In response to this question: http://electronics.stackexchange.com/questions/11577/simple-adaptive-amplifier-options-for-sensor-interfaces
about adaptive amplifiers, It was recommended that in order to deal with variable conditions, it may be more economical to simply use an ADC with higher resolution so that I don't need to worry about amplification and I can do scaling in software.Overview
I'm trying to design a data acquisition circuit for body mounted textile-based stretch sensors. The textile varies resistance as it's stretched (about 1 order of magnitude, 10kΩ-100kΩ with 30% stretch). The exact ranges will change depending on how the textile is cut, whether it's soaked with sweat, the temperature, how old the material is, how it's mounted, etc. The entire thing needs to be as small as possible because it's mounted on the hand, so minimizing the number of components is a big plus.
Moreover, I'd like the circuit to be reusable for other applications that may have worse performance. For instance, if I use a cheaper version of the textile, my resistance range may be as bad as 100Ω to 300Ω.Signal Path
[textile] -> [Wheatstone bridge] -> [lowpass] -> [instrumentation amp] -> [ADC] -> [AVR]Requirements
So, I'm looking for an ADC that will meet my requirements. The ADC should be:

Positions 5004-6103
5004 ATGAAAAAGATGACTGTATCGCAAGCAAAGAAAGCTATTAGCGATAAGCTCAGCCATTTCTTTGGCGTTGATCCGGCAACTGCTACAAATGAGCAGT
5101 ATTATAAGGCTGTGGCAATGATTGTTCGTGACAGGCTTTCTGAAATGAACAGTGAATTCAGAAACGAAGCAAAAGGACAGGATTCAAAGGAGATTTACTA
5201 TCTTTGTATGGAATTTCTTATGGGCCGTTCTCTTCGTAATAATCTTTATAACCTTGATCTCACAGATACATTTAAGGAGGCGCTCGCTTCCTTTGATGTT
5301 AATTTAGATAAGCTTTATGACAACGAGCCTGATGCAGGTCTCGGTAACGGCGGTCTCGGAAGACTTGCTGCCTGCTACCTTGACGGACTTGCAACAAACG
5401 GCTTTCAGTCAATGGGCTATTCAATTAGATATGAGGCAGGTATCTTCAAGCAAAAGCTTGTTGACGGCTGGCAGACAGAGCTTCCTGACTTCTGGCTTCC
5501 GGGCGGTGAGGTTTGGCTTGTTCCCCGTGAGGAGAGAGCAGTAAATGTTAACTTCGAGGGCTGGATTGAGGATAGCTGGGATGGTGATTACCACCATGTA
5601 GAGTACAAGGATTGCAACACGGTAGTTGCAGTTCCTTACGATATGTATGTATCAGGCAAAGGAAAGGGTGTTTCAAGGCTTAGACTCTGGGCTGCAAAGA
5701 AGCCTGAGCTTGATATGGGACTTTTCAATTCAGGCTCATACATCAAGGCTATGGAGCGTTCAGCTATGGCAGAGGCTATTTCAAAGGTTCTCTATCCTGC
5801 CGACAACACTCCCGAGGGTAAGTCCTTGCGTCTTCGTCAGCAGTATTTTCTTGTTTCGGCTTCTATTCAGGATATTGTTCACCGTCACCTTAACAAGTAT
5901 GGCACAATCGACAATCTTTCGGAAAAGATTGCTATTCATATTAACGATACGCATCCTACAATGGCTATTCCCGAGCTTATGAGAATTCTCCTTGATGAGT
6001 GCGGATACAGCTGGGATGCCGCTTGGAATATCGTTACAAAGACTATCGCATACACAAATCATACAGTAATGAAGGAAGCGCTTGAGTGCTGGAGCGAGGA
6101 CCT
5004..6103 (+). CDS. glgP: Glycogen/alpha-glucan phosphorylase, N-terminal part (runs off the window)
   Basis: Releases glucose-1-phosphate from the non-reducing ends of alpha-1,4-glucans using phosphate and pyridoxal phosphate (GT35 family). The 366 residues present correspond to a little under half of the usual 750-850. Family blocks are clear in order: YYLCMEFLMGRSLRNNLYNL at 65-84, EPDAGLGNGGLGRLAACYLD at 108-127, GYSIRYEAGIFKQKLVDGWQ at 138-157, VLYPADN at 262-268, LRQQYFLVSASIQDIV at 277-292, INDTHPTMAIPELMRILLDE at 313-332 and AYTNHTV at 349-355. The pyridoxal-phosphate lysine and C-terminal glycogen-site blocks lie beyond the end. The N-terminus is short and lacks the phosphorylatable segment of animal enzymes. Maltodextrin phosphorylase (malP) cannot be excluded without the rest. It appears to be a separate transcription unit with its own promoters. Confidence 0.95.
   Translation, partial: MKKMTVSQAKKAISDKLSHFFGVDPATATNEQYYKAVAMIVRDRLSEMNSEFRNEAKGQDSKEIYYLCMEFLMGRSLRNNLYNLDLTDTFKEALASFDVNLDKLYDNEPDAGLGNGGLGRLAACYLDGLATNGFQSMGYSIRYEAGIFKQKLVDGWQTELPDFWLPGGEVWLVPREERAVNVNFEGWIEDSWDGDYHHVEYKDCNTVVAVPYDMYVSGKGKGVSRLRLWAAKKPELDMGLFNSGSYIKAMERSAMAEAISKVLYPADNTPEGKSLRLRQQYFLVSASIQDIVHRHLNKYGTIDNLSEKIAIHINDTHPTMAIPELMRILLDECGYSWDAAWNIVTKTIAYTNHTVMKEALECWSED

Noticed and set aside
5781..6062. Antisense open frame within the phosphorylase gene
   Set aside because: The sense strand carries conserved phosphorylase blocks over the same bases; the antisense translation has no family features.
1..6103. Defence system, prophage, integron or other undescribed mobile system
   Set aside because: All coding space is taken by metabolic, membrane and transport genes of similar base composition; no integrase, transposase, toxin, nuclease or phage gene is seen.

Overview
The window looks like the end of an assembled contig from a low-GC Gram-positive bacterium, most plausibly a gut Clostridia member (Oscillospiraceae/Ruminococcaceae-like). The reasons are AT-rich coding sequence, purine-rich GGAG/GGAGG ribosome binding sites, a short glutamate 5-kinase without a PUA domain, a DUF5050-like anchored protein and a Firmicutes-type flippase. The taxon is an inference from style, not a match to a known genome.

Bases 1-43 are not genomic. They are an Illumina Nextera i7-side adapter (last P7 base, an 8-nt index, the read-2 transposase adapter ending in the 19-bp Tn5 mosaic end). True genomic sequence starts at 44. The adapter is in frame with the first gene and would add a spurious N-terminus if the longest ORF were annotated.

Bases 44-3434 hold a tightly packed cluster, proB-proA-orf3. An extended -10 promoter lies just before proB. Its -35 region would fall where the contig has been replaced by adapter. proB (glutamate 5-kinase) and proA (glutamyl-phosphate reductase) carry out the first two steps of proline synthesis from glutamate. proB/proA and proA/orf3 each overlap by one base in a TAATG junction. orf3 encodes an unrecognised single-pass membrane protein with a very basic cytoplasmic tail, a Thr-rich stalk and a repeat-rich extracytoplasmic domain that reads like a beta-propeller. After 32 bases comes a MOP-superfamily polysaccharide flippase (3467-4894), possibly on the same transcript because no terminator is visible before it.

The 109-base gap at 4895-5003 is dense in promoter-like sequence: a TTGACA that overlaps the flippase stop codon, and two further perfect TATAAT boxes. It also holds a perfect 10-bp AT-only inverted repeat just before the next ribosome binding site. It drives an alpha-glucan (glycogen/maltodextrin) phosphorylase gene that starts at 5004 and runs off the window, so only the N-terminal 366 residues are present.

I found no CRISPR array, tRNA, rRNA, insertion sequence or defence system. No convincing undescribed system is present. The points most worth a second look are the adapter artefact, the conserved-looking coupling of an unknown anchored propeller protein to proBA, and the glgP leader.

As easy to use as possible: much better if there is interface code already written for AVR/Arduino...
yet at the same time as comprehensive as possible: I've seen some ADC's with lowpass filters and PGA's built in – all the better as long as it doesn't make configuration a pain
8+ channels, or if it's easy enough to implement, 2x 4+ channels. EDIT: If I'm using a Wheatstone bridge, perhaps I want 8 differential input channels (so 16 channels)...
I don't think operation voltage matters... (best if not above 5V)
doesn't need to be cheap (it's a one-off)
SPI vs. I2C doesn't matter I think...Research
So far through Googling, I've found the following chips:
Linear devices offer various 16-24bit delta sigma ADCs, some of which I've seen recommended: http://parametric.linear.com/html/no_latency_delta_sigma_adcs?p=5312974
Microchip has a range of options, some of which I've seen recommended: http://www.microchip.com/ParamChartSearch/chart.aspx?branchID=11022&mid=10&lang=en&pageId=79
Analog devices have a number of comprehensive data acquisition chips with amplifiers and filters (no need for external signal processing stuff):http://www.analog.com/en/analog-to-digital-converters/ad-converters/ad7783/products/product.htmlhttp://www.analog.com/en/analog-to-digital-converters/ad-converters/ad7715/products/product.htmlhttp://www.analog.com/en/analog-to-digital-converters/ad-converters/ad7709/products/product.html
I haven't looked at the TI chips yet...
and the following tutorials:http://arduino.cc/blog/2010/11/29/tired-of-a-10-bit-res-hook-up-a-better-analog-to-digital-converter/
Finally, some people have recommended a precision voltage reference, such as the Analog Devices REF19x series. Do you think this is necessary? Resolution is definitely important for me and I've read that a stable voltage supply helps a lot to minimize noise.Conclusion
Let me know if you have any recommendations! I'm also not sure exactly what I'm looking for, so tips on how to decide are also appreciated.